Loughborough University
Leicestershire, UK
LE11 3TU
+44 (0)1509 222222
Loughborough University

Human Resources

Common Topics

Avoiding aches and pains at your workstation

  • ADJUST your workstation so it is comfortable for you.
  • Have you had a recent DSE assessment? Contact your local DSE assessor if you need further help with your workstation set-up.
  • CHAIR –find out how to adjust your chair and set it up correctly for you. Adjust the backrest height so the curved support lines up with the inward curve of your back. Sit right back in the chair and USE the BACKREST to support your back. ADJUST the height of your chair or your desk to ensure your ELBOWS are at 90 degrees and your wrists are straight (ie not bent up or down nor twisted in or out to the side).
  • Use a FOOTREST if your feet are not flat on the floor.
  • SIT CLOSE to the DESK so you are not leaning or stretching forward. If the arms on your chair prevent you from sitting in close to the desk, speak to your line manager to have them removed.
  • Bring the MOUSE in CLOSE to you so that your arm is not stretched. Don’t grip the mouse and take your hand away from it when it is not in use.
  • AVOID repetitive movements, especially for lengthy periods of time. Try to learn keyboard shortcuts rather than use the mouse too often.
  • Vary tasks throughout the day.
  • Ensure your SCREEN is directly in front of you, at EYE-LEVEL and about an arms distance away.
  • MULTIPLE SCREENS should ideally be at the same height and angled in.
  • Position PAPERWORK so that your head is NOT twisted to the side. Obtain a document holder or writing slope if necessary.
  • NEVER cradle the PHONE between you ear and shoulder. Use a headset if your role includes a high degree of telephony work

Take REGULAR POSTURE BREAKS. This allows muscles to rest and recover. Get up and move around for about 5 minutes every hour. STRETCH regularly throughout the day and try to do some regular exercise in your time off.

Have look at the advice sheets one these various websites for details about appropriate exercises and DSE set up:

General DSE resourceshttp://www.ergonomics.co.uk/resources.html

Wristhttp://www.physiomed.co.uk/uploads/exercise/file/8/Physio_Med_Infographic_Wrist.pdf

Backhttp://www.physiomed.co.uk/articles/physio-med-helps-you-get-back-to-fitness

Neckhttp://www.physiomed.co.uk/articles/neck-pain-infographic

 

If you are experiencing any health issues that you believe may be related to your work, seek prompt advice from your Manager, DSE assessor or Occupational Health

 

Tim Ellis, RN, SPCHN (OH)
Occupational Health Advisor
occupationalhealth@lboro.ac.uk

'Hot desking'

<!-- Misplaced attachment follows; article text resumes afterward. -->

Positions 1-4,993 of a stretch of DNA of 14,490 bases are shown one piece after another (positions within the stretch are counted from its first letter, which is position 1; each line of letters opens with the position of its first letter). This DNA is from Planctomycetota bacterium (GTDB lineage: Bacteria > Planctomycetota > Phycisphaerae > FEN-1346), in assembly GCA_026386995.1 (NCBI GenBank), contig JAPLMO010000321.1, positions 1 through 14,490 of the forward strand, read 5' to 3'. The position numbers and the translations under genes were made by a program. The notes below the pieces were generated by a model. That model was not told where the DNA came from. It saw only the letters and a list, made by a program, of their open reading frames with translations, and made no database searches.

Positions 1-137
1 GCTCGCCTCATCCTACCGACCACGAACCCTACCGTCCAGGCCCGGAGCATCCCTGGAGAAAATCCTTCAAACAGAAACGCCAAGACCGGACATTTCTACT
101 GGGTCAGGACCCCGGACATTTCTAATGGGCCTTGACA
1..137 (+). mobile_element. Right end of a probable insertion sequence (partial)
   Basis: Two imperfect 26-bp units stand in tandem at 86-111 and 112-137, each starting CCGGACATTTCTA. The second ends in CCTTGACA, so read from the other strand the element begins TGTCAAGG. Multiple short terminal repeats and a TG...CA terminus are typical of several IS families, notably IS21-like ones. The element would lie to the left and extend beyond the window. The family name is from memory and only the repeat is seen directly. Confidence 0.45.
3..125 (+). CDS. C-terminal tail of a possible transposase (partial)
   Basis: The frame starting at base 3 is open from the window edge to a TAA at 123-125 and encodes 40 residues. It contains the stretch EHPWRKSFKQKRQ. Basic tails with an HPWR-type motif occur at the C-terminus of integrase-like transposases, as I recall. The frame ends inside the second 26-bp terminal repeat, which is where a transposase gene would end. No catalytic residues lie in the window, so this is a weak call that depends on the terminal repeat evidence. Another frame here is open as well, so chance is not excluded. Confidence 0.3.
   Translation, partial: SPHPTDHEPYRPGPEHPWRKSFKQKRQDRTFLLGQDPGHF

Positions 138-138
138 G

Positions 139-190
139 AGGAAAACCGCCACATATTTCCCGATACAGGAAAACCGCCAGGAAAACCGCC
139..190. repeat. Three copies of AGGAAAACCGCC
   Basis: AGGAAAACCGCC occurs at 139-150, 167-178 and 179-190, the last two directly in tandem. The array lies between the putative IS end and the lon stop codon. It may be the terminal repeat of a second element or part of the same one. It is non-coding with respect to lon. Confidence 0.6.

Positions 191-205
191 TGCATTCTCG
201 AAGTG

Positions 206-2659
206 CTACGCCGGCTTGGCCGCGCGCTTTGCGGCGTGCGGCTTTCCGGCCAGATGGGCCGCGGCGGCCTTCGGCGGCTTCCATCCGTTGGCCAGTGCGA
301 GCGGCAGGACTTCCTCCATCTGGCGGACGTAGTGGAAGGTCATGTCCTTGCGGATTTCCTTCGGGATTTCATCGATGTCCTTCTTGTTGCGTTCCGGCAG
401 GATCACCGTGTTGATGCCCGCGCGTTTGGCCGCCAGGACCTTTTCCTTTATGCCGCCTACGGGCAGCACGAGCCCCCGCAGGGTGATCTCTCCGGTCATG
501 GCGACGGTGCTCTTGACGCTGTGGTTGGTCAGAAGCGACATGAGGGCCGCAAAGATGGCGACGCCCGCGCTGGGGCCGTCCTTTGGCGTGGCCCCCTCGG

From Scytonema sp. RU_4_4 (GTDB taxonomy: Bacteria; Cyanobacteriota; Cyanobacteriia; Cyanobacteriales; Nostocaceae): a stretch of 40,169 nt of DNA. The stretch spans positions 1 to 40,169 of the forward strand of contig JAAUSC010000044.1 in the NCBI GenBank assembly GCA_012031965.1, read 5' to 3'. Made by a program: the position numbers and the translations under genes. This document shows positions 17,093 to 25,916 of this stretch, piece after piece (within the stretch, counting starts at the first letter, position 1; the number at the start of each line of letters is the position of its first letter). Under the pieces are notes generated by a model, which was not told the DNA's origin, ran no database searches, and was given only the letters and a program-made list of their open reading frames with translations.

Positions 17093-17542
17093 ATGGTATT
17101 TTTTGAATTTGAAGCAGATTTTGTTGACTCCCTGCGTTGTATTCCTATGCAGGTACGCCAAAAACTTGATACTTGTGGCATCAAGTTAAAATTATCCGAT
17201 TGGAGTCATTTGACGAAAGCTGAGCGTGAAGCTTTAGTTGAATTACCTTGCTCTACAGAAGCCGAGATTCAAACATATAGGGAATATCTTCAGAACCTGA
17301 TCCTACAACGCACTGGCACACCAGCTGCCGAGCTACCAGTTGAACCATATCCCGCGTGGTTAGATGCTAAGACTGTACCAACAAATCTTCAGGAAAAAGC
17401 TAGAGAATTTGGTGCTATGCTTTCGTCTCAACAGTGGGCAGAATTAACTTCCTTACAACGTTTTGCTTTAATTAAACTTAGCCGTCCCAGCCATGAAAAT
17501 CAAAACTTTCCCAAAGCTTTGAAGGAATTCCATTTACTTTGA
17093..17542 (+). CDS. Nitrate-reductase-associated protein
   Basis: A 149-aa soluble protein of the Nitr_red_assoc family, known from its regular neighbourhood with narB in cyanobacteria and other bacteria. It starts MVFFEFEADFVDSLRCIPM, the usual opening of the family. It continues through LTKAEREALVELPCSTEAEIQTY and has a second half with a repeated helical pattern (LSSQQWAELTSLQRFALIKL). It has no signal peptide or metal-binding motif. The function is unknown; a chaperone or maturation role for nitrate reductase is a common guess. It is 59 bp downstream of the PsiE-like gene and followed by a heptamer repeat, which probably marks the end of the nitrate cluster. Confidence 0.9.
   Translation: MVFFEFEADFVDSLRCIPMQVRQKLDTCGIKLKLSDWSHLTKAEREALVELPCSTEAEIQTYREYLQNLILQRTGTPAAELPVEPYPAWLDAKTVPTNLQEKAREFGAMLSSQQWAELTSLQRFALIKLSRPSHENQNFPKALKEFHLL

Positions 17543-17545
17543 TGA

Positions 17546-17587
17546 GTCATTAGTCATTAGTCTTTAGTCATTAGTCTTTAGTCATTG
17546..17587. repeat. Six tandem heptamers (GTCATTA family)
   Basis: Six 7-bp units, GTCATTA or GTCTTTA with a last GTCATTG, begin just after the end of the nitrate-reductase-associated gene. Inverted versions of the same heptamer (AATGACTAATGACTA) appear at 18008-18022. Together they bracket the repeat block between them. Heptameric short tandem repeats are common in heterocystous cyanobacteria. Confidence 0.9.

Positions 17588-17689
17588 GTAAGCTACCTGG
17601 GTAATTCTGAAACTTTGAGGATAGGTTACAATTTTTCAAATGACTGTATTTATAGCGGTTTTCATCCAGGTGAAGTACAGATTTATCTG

Multi-user workstations (Hot-Desking)

In general terms ‘hot-desks’, if supplied with standard equipment (chair, screen, keyboard and mouse) should all be adjustable to accommodate the majority of people, so you must get into the habit of moving things around when you work at one. Too many times people sit at a hot-desk and work with the settings a previous employee had used, causing discomfort.

Here are some pointers:

1.    Adjust your seat back, height and tilt to give good lower back support.

2.    Adjust seat height so your forearms and wrists are roughly horizontal with the keyboard’s ‘ASD...’ row.

3.    Type with wrists in a horizontal position.

4.    Head comfortably up, neck not stretched forward. Shoulders relaxed, not hunched up or arched forward. Avoid forward head leaning posture.

5.    Keep your feet flat on the floor, obtain a foot rest if required. DON’T drop the chair down because you can’t reach the floor, or cross/sit on your legs

6.    Ensure sufficient space under and around the desk to allow for changes in position.

7.    Ensure your screen is at a comfortable viewing distance (recommended is about arms-length).

8.    Ensure the height and angle of the screen are comfortable for use (recommendation is eye level at top of screen).

9.    Ensure there is space in front of the keyboard to support your hands/wrists during pauses in typing.

10. Keep the workstation tidy, and ensure essential documents and your phone are close to hand- AVOID over reaching

11. If using a Laptop for more than an hour (less if you have an underlying neck/ back condition), use a separate keyboard and mouse and screen if possible, or use a laptop stand/ textbook etc to raise the screen up to eye level.

12. Take regular short “micro” breaks away from the desk to change posture; fetching a drink/ going to the photocopier etc are good examples of ways to do this

 

Other advice

Complete the online DSE self-assessment at www.openerg.com/dse as many times as you wish for extra training and assessment.

Discuss with your manager and/ or local DSE assessor if you need a further assessment of your work area.

For complex issues that can’t be resolved as above, or if there is a need for specialist equipment, please contact occupationalhealth@lboro.ac.uk or 222851 to speak to the OH advisor.

For eye tests click here: http://www.lboro.ac.uk/services/health-safety/occupational-health/computer-safety/

 

Tim Ellis, RN, SPCHN (OH) 
Occupational Health Advisor
October 2014
occupationalhealth@lboro.ac.uk

Height Adjustable desks and 'sit-stand' adapters

What are height adjustable desks and 'sit- stand' adapters?

There has been a growing trend for employees to request height adjustable or "sit-stand" desks, to assist with reducing back pain and other musculo-skeletal disorders (MSD's). These are normally operated either via a crank handle or electonic mechanism. In some countries, these sorts of desks are a standard feature in offices, such as in Scandinavia. There is also interest being shown in "sit-stand adaptors" which sit on top of a normal desk and are height adjustable too which is an innovative new way of approaching this issue, as well as being much cheaper.

The flexibility to be able to alternate sitting and standing throughout the day is to be encouraged, and is also mentioned in the HSE regulations on DSE use. There is much research evidence that also recommends this. No-one should be "chained" to their desk for an entire day (yes I do hear that a lot!).

All computer users must build in regular breaks throughout their day, they should have had a DSE assessment www.openerg.com/dse (this will be replaced by the new 'Cardinus' system which will be introduced in 2015) and also have spoken to their local DSE assessor about any issues in case any simple remedial measures can be put in place. Also, the chair in use must be fit for purpose, the employee must know how to change the settings and again the DSE assessor can help with that.